The Nature of Things Documentaries This Month

On Jan. 28, The Nature of Things with David Suzuki, at 8 p.m. (8:30 NT), followed by Doc Zone, at 9 PM (9:30 NT), present a themed evening investigating marijuana. THE NATURE OF THINGS with David Suzuki reveals disturbing new evidence linking pot smoking and mental illness in teenagers, while DOC ZONE explores the hidden and dangerous business of   Canada’s booming marijuana industry.

Then in February, DOC ZONE explores the frenzied lives of overprotective and overindulgent parents. What are the consequences for their children? And THE NATURE OF THINGS with David Suzuki turns the spotlight on bats; revealing how bats’ unique biology and chemistry are attracting interest from scientists who believe there’s much we can learn from these unfairly reviled creatures.

Thursday, January 28

Is strong pot damaging young minds? That provocative question is at the heart of The Downside of High, airing Jan. 28, at 8 p.m. (8:30 p.m. NT), on THE NATURE OF THINGS with David Suzuki, on CBC Television. In this new documentary, the link between marijuana and mental illness is uncovered as scientists reveal that teenagers who start smoking marijuana before age 16 are four times more likely to become schizophrenic. 

Directed and written by Bruce Mohun, The Downside of High tells the stories of three young people from British Columbia who believe, along with their doctors, that their mental illness was triggered by marijuana use. All three spent time in psychiatric wards and still wage a battle with their illness. Today’s super-potent pot may be a big part of the problem, as modern growing techniques have dramatically increased the amount of THC, the psychoactive ingredient in cannabis that ramps up the threat to the developing teenage brain.

CannaBiz, airing on DOC ZONE, at 9 p.m. (9:30 p.m. NT), tells the story of Grand Forks, B.C., an eccentric border town nestled in the secluded Kootenay Mountains, where draft dodgers and hippies planted the first “B.C. Bud” in the 1960s. Today, marijuana growers are at the crossroads of crime and commerce, as growers battle for a share of profits from an industry worth a staggering $20 billion, amid rising violence and gang trouble. The code of the marijuana industry has taken a drastic change over the last few decades, as Brian Taylor, the “Marijuana Mayor”, and ex-convict Sam Mellace petition for legalized medical marijuana as an answer to the fallout from the escalating crime and mayhem.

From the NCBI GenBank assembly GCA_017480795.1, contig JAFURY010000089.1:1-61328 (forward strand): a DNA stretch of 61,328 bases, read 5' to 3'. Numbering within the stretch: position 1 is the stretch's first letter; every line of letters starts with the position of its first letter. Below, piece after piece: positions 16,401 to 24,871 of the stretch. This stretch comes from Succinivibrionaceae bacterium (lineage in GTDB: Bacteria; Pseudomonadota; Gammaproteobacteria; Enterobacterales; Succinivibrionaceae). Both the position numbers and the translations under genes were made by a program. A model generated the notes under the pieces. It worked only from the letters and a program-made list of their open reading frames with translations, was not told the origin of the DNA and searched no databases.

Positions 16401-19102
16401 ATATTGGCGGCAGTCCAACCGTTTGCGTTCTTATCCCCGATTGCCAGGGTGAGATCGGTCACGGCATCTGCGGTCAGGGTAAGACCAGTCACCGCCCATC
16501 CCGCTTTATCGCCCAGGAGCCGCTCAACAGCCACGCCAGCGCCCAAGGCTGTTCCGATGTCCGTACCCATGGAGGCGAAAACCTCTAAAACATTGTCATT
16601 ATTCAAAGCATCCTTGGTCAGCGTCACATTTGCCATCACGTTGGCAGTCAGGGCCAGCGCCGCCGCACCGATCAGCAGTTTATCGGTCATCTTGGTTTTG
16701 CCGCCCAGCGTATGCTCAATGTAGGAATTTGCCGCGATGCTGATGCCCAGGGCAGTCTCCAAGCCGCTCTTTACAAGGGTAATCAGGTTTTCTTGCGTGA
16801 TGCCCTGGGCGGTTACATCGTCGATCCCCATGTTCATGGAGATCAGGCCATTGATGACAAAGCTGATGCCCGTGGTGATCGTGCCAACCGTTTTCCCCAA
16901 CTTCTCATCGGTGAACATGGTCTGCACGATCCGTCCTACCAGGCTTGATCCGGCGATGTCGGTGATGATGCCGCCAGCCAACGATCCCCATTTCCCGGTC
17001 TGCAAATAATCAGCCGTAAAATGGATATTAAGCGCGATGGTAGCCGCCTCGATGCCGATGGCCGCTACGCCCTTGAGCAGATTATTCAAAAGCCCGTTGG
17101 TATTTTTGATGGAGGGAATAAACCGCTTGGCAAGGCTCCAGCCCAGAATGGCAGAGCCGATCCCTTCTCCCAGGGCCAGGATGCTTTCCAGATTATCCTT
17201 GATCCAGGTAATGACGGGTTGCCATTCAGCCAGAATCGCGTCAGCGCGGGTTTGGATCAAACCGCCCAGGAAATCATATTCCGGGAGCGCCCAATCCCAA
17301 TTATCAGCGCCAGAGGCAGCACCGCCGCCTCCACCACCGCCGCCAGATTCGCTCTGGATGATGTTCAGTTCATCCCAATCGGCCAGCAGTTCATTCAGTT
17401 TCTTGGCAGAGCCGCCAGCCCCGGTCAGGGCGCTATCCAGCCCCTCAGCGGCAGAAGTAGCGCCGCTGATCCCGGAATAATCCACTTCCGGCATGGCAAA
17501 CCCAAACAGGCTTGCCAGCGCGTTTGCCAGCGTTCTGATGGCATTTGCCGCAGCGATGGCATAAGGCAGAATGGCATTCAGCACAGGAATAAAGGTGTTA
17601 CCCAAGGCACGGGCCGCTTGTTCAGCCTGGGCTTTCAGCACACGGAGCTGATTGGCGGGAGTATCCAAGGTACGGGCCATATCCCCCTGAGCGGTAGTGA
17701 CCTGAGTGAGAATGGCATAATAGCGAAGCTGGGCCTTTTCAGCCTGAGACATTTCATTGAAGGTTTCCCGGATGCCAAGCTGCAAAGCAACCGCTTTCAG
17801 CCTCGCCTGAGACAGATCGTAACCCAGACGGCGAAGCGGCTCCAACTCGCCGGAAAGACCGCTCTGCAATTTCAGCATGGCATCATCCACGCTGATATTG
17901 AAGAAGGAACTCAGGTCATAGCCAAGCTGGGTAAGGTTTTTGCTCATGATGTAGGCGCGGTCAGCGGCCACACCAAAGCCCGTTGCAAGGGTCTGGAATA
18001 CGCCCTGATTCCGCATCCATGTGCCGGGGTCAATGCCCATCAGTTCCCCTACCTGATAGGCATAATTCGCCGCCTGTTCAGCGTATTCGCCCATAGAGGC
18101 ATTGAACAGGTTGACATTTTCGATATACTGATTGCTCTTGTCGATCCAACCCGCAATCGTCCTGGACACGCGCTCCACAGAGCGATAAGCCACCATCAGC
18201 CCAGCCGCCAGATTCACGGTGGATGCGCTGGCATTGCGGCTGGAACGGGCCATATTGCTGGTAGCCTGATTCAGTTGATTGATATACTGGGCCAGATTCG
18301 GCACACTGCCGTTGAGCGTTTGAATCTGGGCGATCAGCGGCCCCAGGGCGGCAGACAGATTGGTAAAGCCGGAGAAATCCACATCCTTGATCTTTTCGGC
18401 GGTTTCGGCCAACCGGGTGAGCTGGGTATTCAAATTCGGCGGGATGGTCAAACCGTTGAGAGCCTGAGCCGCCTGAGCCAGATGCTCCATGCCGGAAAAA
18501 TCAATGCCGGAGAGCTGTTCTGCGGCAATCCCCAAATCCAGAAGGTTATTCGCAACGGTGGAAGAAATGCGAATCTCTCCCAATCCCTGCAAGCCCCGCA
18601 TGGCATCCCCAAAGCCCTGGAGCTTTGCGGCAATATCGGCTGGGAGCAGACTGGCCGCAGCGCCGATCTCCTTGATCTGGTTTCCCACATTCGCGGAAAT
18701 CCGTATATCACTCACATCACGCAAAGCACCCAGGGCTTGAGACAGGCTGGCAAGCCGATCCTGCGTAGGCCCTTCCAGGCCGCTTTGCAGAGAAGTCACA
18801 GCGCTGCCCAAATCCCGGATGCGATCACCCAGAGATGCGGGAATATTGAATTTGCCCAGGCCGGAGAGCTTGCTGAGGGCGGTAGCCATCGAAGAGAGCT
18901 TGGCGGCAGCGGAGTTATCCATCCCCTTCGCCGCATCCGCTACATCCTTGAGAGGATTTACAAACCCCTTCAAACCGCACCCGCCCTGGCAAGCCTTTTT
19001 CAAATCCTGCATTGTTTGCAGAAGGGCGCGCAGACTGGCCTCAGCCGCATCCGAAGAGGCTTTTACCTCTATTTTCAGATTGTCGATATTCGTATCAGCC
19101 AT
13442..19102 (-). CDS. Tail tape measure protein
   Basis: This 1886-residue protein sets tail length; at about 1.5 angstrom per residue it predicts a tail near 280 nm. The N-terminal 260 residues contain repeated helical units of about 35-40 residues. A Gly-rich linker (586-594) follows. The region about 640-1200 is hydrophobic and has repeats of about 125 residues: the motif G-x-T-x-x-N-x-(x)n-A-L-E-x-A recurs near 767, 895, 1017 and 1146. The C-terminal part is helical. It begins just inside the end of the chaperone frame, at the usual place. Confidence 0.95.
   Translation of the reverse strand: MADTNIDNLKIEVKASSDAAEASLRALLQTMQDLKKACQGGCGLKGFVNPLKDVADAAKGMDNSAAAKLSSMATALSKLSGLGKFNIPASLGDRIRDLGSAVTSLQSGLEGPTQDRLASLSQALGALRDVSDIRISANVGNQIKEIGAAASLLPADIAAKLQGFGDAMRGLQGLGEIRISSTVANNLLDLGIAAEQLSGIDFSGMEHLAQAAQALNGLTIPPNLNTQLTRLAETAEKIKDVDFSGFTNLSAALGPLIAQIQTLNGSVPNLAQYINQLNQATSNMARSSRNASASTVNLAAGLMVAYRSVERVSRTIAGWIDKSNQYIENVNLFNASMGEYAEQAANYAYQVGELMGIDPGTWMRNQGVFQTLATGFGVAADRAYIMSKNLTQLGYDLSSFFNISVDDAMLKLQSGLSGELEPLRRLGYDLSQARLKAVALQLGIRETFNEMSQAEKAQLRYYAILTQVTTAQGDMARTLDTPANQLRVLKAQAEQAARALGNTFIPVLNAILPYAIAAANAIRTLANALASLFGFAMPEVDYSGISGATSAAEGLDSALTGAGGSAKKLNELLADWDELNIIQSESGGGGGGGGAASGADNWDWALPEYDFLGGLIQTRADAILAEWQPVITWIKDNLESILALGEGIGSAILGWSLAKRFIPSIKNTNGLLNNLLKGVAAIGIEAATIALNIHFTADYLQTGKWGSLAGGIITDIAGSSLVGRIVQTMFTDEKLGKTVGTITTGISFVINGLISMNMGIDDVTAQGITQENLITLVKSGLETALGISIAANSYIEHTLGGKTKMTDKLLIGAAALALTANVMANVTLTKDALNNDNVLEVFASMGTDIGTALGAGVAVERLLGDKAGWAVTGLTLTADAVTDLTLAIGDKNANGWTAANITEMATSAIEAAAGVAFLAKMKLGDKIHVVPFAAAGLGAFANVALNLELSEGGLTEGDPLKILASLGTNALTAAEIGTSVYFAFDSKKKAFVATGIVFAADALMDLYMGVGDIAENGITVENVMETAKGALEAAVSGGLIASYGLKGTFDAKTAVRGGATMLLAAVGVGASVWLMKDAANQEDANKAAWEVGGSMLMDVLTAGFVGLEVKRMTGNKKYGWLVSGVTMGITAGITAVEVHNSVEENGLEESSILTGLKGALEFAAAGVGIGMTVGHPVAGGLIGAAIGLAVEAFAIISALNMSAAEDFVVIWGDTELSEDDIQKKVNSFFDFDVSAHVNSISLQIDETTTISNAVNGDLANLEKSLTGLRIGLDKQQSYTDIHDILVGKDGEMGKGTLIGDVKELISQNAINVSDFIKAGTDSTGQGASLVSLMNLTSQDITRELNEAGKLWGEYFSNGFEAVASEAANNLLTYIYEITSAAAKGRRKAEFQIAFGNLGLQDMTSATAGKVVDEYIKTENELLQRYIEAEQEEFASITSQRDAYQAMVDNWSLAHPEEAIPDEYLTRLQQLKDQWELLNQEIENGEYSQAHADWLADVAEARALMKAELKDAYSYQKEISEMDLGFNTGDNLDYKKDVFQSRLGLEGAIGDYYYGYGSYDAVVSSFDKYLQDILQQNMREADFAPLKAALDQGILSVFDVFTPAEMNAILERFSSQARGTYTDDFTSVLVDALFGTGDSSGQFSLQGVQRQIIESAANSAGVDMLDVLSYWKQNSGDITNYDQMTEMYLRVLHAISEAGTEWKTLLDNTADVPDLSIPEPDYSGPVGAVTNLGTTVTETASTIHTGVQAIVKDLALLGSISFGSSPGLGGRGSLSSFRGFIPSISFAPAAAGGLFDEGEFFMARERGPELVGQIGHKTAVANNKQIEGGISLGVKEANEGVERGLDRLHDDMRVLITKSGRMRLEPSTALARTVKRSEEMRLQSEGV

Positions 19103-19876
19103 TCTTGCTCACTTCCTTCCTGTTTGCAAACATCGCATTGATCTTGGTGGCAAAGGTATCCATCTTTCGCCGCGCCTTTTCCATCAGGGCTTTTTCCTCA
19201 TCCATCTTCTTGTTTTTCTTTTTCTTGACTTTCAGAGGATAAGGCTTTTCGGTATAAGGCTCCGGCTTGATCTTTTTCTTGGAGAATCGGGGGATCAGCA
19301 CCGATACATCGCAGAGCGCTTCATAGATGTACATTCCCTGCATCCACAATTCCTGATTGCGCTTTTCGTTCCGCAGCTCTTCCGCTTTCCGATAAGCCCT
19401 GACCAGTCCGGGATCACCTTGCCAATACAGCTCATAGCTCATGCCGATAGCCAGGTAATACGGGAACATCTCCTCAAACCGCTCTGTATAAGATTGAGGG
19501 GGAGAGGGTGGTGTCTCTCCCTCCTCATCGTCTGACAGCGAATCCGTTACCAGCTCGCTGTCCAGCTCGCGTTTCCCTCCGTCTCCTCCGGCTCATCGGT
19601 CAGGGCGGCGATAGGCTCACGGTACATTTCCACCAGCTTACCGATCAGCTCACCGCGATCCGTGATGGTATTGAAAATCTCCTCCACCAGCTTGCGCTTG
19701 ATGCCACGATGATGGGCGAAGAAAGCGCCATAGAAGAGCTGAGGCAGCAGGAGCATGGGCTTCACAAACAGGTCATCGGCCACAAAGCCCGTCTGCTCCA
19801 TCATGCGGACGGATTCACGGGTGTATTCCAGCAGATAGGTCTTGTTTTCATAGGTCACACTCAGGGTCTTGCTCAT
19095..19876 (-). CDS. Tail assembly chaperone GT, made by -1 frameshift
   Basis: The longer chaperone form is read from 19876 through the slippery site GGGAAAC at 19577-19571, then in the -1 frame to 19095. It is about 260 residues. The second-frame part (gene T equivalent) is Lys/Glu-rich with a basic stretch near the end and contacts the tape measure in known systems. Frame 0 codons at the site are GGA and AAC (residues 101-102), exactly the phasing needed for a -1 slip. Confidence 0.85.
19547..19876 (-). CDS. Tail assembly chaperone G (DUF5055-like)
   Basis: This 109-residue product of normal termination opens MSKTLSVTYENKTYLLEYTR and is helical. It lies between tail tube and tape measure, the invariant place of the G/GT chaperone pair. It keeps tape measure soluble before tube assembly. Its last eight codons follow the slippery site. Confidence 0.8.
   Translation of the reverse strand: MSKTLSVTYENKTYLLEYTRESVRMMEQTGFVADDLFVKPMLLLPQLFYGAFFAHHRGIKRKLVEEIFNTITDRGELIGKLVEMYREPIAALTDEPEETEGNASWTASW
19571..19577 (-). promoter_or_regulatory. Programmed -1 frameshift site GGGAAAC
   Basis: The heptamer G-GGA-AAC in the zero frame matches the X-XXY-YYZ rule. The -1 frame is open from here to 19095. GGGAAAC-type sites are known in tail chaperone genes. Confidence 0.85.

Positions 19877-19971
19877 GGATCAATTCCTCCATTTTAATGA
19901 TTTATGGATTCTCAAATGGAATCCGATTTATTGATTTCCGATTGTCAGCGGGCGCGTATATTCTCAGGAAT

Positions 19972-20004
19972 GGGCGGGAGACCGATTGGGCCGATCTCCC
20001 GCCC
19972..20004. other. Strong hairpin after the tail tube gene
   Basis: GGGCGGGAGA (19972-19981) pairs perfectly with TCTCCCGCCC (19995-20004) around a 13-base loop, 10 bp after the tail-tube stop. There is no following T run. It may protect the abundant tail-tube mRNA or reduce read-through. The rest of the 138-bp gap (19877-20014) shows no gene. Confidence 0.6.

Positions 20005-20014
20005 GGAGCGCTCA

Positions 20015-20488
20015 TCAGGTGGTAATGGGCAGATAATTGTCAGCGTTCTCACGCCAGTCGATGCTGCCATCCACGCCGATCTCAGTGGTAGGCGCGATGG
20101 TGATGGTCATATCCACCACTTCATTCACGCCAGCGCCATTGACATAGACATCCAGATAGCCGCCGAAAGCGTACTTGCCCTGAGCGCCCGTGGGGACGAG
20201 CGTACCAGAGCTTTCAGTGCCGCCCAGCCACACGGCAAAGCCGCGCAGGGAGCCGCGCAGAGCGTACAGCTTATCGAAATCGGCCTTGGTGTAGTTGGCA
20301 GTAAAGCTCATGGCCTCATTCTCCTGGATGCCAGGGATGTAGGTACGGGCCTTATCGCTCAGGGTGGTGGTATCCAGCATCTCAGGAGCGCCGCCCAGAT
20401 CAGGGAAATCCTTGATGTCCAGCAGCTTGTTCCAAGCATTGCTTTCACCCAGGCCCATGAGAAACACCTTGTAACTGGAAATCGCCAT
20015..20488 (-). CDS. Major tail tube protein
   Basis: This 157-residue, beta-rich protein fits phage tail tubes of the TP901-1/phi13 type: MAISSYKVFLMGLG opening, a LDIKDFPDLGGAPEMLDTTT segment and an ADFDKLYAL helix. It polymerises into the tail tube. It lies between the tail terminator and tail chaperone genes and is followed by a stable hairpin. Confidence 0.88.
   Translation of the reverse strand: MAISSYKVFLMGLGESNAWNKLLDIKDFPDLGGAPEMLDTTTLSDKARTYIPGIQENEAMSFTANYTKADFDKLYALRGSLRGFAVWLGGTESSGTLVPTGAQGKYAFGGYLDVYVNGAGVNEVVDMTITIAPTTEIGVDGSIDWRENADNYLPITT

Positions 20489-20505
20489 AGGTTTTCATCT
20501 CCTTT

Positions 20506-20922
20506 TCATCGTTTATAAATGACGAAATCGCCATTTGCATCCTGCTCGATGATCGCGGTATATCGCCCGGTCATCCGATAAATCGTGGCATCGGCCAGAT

With inside access to growers, gangsters and police, CannaBiz untangles the inner workings of the exploding marijuana business and raises serious questions about Canada’s drug laws. 

Thursday, February 4

Bats have been around since the time of the dinosaurs and they have adapted and thrived in virtually every corner of the planet. Bat & Man, airing at 8 p.m. (8:30 p.m. NT), on THE NATURE OF THINGS with David Suzuki, shows how scientists have begun unlocking the secrets of the bat, and are now developing potential therapies based on their discoveries, everything from an ultra cane for the blind, to a potential treatment for stroke victims. As Bat & Man reveals, bats are more than merely a hardy and adaptable species—they are scientifically extraordinary creatures.

Kids today are the most overprotected, overindulged and overscheduled in history, making people wonder if all of this attention is giving the next generation a leg up on the competition or creating new problems that will last a lifetime. Hyper Parents and Coddled Kids, airing Feb. 4 at 9 p.m. (9:30 p.m. NT), on DOC ZONE, looks inside the world of hyper parenting, a trend that began in the early 1980s when the baby boomers began to have children. Today’s precious offspring are shuffled around from music lessons, soccer and hockey games by parents who are obsessed with making sure their children stay ahead of the pack. Produced by DreamFilm Productions, and co-directed by Sharon Bartlett and Maria Le Rose, Hyper Parents and Coddled Kids presents a snapshot in time of a great social experiment in parenting whose full results will not be known for years.

About the author